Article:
Argyle Brut 2010
Vintage from Willamette Valley, Oregon
The balance and integrity of the 2010 growing season is striking, especially when viewed through the prism of our 2010 Vintage Brut. Lemon peel, strawberry pith, fresh ciabatta dough. The center is downreaching and creamy. In the background, a faint, brine accent persists, remnant of freshly shucked Kumumoto oysters. Energetic acidity and length, there is a satisfying resolution about this cuvée, inspiring one to reach for another glass of the fizz!
The Wine Advocate - "Argyle’s 2010 Brut – nearly half each Chardonnay and Pinot – displays juicy lime, tangerine, grapefruit and apple, with citric and malic cut buffered by subtle, lees-induced creaminess, and with a fine mousse. There is an impressive balance between density and sheer sap on the one hand and levity and refreshment on the other. A saline streak serves for welcome saliva-inducement in a long, vibrant finish."
Wine Spectator - "Light, crisp and expressive, with a prickly fizz underscoring the lively pear and citrus flavors, finishing long, with a light toasty note."
Twenty-five years ago, Argyle began making wine in Oregon's Willamette Valley. Since 1987, winemaker Rollin Soles and viticulturist Allen Holstein have teamed up to produce world-class method champenoise sparkling wines, barrel-fermented Chardonnay, and silky-textured Pinor Noir from low-yielding vines that are winery farmed on some of the best hillside slopes and elevations. Argyle wines have received a total of 11 Wine Spectator Top 100 designations - more than any other winery in Oregon. The Argyle wines represented on this list include sparkling wine, Chardonnay and Pinot Noir, truly making Argyle one of the finest practitioners of the craft of elegant, long-lived winegrowing. View all Argyle Wines
About Willamette ValleyView a map of Willamette Valley wineries (will-AAM-it)
Named for the river that runs through the valley from Portland to Eugene, Willamette Valley is home to some of the best Pinot Noir vineyards in the Northwest. While along the same north/south line as Seattle, the Willamette Valley is protected from Pacific rains by the Coast Range on the western border and the Cascade Ranges to the east. Though sunshine is typically plentiful, rainfall can occasionally be tricky, and the wines here vary vintage to vintage. Within the Willamette Valley are are number of sub-regions, including McMinnville, Dundee and Yamhill.
Notable FactsThe valley is known for its Pinots – Pinot Noir and Pinot Gris. With a climate similar to Burgundy – in rainfall, sunlight hours and other climate factors – Pinot Noir has flourished here. Pinot Noir in Oregon produces wines that are fruit forward, yet complex, some with good agebility.
Other than Pinot Noir, many wineries grow Pinot Gris and Chardonnay. Pinot Gris from Oregon is delightful in its texture and food friendliness. Chardonnay in the valley adapts well to the cool climate and produces lean, elegant wines.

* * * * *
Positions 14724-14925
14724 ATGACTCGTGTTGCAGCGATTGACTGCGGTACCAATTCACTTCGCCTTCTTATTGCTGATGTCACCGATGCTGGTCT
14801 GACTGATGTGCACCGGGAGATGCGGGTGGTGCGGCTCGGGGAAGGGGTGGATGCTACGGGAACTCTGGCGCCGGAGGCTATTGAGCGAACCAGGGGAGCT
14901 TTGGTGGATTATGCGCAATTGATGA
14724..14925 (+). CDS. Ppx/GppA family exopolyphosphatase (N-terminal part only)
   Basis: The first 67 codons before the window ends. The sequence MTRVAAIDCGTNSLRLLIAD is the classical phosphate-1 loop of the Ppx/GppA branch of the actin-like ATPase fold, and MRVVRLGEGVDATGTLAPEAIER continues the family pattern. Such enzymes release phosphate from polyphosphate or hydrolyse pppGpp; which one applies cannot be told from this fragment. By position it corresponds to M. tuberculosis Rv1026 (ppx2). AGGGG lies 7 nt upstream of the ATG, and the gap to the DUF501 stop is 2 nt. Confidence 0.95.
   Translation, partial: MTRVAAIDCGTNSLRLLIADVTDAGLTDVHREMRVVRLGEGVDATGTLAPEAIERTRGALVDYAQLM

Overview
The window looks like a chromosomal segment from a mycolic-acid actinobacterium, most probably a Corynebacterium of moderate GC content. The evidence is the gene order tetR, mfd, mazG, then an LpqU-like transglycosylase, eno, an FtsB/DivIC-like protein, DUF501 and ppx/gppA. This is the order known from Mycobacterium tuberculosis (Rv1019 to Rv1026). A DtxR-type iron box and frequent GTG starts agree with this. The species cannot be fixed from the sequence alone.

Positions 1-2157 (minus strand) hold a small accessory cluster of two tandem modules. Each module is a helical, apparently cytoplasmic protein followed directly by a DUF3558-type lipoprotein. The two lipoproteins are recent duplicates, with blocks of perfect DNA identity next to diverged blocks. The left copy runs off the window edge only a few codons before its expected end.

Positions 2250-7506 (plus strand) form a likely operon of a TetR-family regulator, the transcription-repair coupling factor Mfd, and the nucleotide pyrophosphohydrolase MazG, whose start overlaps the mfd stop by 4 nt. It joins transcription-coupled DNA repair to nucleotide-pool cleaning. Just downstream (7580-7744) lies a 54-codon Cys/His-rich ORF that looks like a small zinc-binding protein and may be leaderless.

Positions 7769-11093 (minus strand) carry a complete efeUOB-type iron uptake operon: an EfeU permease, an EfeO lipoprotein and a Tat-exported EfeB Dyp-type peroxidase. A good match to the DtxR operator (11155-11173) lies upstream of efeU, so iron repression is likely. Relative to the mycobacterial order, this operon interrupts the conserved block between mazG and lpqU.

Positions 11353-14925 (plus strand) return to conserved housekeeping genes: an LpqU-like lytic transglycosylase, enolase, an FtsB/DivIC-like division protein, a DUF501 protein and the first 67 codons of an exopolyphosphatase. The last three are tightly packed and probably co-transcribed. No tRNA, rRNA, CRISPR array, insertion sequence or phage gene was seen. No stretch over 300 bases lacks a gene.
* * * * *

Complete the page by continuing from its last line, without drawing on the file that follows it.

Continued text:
About OregonOregon has long been an agricultural state, producing everything from hazelnuts to cattle. The Willamette Valley in particular is a fertile basin for all sorts of produce. Not quite pegged as a wine state, in 1965, a UC Davis graduate named David Lett decided that the Willamette's climate mirrored that of Burgundy in France. With that in mind, he decided to plant some Pinot Noir clones to see how they did. And a good gamble it was. The Willamette is now one of the only regions in the world to focus solely on Pinot Noir as its red variety. Also known for Chardonnay and Pinot Gris. The southern part of Oregon has been slower in delving into the world wine market, but has been making excellent strides with their Rhone style varietals, like Syrah and Grenache. There are also coastal regions producing promising wines.
Customer ReviewsSign In to Add Your Review5 }div>5 out of 5 stars
- 5 Stars: 1
- 4 Stars: 0
- 3 Stars: 0
- 2 Stars: 0
- 1 Stars: 0
1 rating, 1 with review
Alcohol By Volume GuideMost wine ranges from 10-16% alcohol by volume. Some varietals tend to have higher (for example Zinfandel and Cabernet Sauvignon) or lower alcohol levels (Pinot Noir and many white varietals), but there is always some variation from producer to producer. Some wine falls outside of this range, for instance Port weighs in closer to 20%, while Muscat and Riesling are usually a bit below 10%.
Wine Style Guide
Light & Crisp
- Light to medium bodied wines that are high in acid and light to medium fruit. Typically no oak.
Fruity & Smooth
- Light to medium bodied wines with lots of juicy fruit, typically medium acid and medium oak.
Rich & Creamy
- Full bodied wines that have typically undergone malo-lactic fermentation and/or spent time in oak.
- 5 Stars: